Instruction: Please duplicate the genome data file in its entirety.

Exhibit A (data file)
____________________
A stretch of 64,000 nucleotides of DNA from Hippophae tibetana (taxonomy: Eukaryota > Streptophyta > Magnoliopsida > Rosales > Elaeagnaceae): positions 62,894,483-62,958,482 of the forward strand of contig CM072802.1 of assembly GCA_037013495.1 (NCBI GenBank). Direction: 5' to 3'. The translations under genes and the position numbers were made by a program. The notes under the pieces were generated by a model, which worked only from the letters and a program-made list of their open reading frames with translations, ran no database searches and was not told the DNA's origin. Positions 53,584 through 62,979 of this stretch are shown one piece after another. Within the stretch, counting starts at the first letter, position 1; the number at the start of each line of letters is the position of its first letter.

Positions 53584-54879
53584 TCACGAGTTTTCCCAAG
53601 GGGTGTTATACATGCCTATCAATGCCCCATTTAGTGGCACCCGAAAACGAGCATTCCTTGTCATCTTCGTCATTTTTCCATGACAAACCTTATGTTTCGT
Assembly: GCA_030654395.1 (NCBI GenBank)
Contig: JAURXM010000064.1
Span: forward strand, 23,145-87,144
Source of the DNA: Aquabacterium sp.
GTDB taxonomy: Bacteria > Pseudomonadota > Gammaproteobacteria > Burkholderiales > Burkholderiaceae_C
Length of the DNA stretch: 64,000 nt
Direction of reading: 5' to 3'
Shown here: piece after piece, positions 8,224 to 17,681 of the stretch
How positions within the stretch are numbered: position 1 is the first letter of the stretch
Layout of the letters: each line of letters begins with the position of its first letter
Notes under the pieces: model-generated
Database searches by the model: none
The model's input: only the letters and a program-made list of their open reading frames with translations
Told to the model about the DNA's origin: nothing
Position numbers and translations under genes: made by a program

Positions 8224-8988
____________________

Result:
A stretch of 64,000 nucleotides of DNA from Hippophae tibetana (taxonomy: Eukaryota > Streptophyta > Magnoliopsida > Rosales > Elaeagnaceae): positions 62,894,483-62,958,482 of the forward strand of contig CM072802.1 of assembly GCA_037013495.1 (NCBI GenBank). Direction: 5' to 3'. The translations under genes and the position numbers were made by a program. The notes under the pieces were generated by a model, which worked only from the letters and a program-made list of their open reading frames with translations, ran no database searches and was not told the DNA's origin. Positions 53,584 through 62,979 of this stretch are shown one piece after another. Within the stretch, counting starts at the first letter, position 1; the number at the start of each line of letters is the position of its first letter.

Positions 53584-54879
53584 TCACGAGTTTTCCCAAG
53601 GGGTGTTATACATGCCTATCAATGCCCCATTTAGTGGCACCCGAAAACGAGCATTCCTTGTCATCTTCGTCATTTTTCCATGACAAACCTTATGTTTCGT
Assembly: GCA_030654395.1 (NCBI GenBank)
Contig: JAURXM010000064.1
Span: forward strand, 23,145-87,144
Source of the DNA: Aquabacterium sp.
GTDB taxonomy: Bacteria > Pseudomonadota > Gammaproteobacteria > Burkholderiales > Burkholderiaceae_C
Length of the DNA stretch: 64,000 nt
Direction of reading: 5' to 3'
Shown here: piece after piece, positions 8,224 to 17,681 of the stretch
How positions within the stretch are numbered: position 1 is the first letter of the stretch
Layout of the letters: each line of letters begins with the position of its first letter
Notes under the pieces: model-generated
Database searches by the model: none
The model's input: only the letters and a program-made list of their open reading frames with translations
Told to the model about the DNA's origin: nothing
Position numbers and translations under genes: made by a program

Positions 8224-8988